Using our earlier example, among the list of certifications Sugar and Spice needs to obtain are a basic business license, tax permit, seller’s permit, food vending license, and approval from the health department.

Bank Account:

Setting up a business bank account that is separate from your personal bank account is a must for any business. It makes the process of filing taxes a lot easier and improves the cash flow management of the business. Business News Daily’s business bank account checklist also highlights how it increases protection to the owners as well as its customers. It limits your liability and provides purchase protection for your customers.

However, opening a business bank account is not as easy as opening a personal one. This is due to the difficult additional requirements and paperwork that one must file. These include the articles of incorporation, business licenses and permits, DBA certificate, employer identification number, and identification documents, which, by this point, you should have already successfully obtained.


Getting insurance is a smart way of protecting your business from accidents and other risks that can occur at any time. But knowing what coverage to get can be tricky. The main insurance types to consider are general liability insurance, property insurance, and workers’ compensation.

General Liability

Business Property Insurance

Business property insurance helps protect your building and commercial space, equipment, tools, inventory, and even furniture. It covers damage or destruction from fire, lightning, and other natural hazards, as well as man-made damage. This type of insurance can help you recover losses resulting from theft or break-ins.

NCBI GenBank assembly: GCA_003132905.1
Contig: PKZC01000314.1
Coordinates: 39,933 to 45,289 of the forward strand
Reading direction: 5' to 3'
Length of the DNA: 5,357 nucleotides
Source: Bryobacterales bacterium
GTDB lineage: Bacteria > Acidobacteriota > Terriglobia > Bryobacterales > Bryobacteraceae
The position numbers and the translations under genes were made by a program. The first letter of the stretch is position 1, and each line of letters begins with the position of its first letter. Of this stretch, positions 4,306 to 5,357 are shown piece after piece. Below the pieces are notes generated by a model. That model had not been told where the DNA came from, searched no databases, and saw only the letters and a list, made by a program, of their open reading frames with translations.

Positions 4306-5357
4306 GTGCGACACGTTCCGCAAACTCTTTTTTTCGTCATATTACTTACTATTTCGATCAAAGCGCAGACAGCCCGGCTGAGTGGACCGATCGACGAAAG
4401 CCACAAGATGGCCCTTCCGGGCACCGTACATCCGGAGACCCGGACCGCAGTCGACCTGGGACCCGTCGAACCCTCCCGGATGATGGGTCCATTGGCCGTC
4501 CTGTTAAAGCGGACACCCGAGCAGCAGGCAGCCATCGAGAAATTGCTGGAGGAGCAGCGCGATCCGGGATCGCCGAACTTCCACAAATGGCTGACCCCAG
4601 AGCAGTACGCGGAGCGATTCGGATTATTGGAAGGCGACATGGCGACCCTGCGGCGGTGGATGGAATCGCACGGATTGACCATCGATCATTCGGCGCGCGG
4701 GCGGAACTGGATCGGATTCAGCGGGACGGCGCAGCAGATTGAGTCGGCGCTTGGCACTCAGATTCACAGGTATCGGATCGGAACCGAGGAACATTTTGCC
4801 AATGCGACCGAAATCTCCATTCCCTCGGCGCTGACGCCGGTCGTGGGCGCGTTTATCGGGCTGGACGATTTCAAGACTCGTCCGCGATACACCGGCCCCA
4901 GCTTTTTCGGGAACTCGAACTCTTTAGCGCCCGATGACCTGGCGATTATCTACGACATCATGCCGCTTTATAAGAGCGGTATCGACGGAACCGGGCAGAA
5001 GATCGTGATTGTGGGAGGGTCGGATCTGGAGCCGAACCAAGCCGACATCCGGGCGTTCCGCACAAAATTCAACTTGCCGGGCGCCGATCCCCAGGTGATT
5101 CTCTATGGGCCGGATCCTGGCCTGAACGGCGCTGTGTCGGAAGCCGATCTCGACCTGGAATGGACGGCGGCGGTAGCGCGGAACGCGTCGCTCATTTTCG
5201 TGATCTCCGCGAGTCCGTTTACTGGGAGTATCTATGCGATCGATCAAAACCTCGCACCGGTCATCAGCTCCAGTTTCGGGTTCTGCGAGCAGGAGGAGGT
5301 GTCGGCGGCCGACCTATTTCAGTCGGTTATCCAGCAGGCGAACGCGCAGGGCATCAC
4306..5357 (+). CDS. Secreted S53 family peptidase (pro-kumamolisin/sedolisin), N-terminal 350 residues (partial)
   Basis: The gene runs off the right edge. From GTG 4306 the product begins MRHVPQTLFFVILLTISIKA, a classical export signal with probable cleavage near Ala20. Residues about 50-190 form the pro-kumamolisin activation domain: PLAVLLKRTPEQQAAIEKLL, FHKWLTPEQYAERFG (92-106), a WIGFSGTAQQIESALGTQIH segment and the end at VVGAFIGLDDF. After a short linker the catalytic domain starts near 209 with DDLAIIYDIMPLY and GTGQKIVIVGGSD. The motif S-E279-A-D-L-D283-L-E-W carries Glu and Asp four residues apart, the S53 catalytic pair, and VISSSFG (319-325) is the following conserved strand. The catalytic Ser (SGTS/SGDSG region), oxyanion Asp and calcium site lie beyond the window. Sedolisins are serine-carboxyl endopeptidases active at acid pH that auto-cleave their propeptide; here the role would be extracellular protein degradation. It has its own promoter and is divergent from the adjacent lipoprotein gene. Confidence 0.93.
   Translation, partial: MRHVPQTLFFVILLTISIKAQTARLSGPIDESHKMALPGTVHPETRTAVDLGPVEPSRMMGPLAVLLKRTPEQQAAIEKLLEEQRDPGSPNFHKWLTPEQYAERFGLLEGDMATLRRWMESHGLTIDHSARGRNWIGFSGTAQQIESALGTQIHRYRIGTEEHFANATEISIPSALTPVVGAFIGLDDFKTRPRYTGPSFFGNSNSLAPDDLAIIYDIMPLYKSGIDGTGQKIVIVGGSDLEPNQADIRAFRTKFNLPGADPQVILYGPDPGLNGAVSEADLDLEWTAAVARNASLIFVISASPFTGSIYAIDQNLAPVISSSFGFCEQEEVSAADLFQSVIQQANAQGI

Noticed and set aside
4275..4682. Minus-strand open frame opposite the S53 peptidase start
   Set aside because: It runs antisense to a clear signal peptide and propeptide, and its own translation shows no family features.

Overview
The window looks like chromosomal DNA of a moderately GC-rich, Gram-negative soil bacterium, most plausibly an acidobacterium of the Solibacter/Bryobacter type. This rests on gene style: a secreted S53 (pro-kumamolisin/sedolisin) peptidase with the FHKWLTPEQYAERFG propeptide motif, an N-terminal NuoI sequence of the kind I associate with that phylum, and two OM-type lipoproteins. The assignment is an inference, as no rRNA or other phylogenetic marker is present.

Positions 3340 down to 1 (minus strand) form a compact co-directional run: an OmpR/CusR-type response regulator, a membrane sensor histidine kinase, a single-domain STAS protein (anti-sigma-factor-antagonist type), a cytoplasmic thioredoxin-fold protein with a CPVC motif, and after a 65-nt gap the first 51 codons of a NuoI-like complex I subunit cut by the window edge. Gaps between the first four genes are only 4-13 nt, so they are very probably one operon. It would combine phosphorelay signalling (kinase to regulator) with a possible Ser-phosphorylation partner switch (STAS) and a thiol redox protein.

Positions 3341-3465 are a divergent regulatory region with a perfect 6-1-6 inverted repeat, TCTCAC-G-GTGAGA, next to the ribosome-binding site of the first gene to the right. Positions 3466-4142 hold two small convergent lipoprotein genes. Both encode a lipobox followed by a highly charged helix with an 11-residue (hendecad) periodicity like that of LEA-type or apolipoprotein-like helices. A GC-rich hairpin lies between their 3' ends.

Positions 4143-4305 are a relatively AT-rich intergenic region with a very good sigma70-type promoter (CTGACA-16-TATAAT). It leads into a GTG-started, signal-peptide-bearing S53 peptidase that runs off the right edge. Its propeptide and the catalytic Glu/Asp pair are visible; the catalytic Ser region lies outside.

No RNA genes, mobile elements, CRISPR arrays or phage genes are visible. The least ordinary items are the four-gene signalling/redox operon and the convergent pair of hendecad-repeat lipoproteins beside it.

Workers’ compensation is a requirement in California. Businesses must carry coverage of this type of policy, which gives employees benefits after a work-related injury or illness. These include medical cost coverage, temporary or permanent disability benefits, and supplemental job displacement vouchers.

Regulatory Compliance:

There are also different state and federal business laws you need to know. As with licensing, these regulations depend on your type of business and specific location which you should verify with your municipality. These include employment laws, advertising and marketing laws, financial regulations, intellectual property laws, and privacy laws.

If you have staff, you need to abide by employment laws of the state. For instance, California employers are legally required to provide their staff a meal period after five consecutive hours. This relieves employees of work duties during that meal period, which is usually taken during lunch. Otherwise, employers will be penalized for not following this specific employment law.

Another example is the California Consumer Privacy Act (CCPA), a data privacy law that affects all businesses. The CCPA outlines consumers’ right to privacy with regards to their data, how it’s collected, stored, and used by businesses. As a business operating in California, you’re required to update your privacy policy and provide your customers with a ‘Do Not Sell My Personal Information’ guarantee.

There are many complexities in which the legal framework of business exists. However, doing your research and consulting with professionals make it possible to keep your business above board. Fulfilling your legal obligations is a must for safeguarding your business and yourself against various risks..

About the Author

Joni Meyers is a small business blogger. She hopes her articles operate like a business consulting practice with the goal to provide starting entrepreneurs with realistic, practical, and affordable advice. In her free time she plays online chess.